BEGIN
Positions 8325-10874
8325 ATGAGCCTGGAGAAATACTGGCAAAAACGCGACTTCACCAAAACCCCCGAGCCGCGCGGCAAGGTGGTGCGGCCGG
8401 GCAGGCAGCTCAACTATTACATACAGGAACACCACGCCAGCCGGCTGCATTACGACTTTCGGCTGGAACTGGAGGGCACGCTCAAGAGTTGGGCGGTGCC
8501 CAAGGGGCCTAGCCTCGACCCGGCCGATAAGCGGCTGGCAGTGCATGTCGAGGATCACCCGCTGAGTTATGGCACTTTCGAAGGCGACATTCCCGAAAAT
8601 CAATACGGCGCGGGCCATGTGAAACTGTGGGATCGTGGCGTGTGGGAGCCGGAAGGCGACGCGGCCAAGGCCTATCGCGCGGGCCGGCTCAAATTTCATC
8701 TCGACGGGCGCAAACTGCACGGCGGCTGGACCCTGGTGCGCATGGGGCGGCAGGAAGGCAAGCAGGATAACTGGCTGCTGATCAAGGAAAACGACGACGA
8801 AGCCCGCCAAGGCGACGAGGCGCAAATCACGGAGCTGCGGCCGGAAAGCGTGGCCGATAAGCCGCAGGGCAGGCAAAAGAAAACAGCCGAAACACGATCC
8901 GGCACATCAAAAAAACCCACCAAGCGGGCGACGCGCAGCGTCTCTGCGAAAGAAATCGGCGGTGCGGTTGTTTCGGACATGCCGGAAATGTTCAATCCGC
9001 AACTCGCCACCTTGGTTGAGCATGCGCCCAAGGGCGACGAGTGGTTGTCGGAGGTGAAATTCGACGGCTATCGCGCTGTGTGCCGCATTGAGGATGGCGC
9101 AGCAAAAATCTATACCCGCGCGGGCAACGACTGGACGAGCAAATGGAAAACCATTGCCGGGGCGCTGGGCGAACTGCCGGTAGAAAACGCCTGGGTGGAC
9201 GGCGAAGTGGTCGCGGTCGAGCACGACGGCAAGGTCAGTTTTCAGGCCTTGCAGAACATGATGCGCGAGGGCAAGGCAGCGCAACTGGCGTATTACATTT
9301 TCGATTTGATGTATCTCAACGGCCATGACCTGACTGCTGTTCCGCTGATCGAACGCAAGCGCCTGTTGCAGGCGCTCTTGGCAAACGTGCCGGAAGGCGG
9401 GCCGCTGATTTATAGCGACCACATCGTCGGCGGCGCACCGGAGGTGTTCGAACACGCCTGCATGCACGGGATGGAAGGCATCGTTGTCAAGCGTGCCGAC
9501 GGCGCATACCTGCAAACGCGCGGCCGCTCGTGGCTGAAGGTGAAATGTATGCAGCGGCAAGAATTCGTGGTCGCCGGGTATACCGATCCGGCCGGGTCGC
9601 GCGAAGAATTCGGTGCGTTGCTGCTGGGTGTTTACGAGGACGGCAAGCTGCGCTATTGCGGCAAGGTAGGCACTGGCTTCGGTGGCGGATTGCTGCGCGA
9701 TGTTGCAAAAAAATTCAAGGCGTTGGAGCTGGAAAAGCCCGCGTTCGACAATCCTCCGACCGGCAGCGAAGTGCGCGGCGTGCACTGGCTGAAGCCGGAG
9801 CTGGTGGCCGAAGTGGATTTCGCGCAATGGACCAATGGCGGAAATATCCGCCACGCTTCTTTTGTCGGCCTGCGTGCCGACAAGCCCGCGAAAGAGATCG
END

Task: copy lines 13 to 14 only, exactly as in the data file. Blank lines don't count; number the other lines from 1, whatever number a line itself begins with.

9401 GCCGCTGATTTATAGCGACCACATCGTCGGCGGCGCACCGGAGGTGTTCGAACACGCCTGCATGCACGGGATGGAAGGCATCGTTGTCAAGCGTGCCGAC
9501 GGCGCATACCTGCAAACGCGCGGCCGCTCGTGGCTGAAGGTGAAATGTATGCAGCGGCAAGAATTCGTGGTCGCCGGGTATACCGATCCGGCCGGGTCGC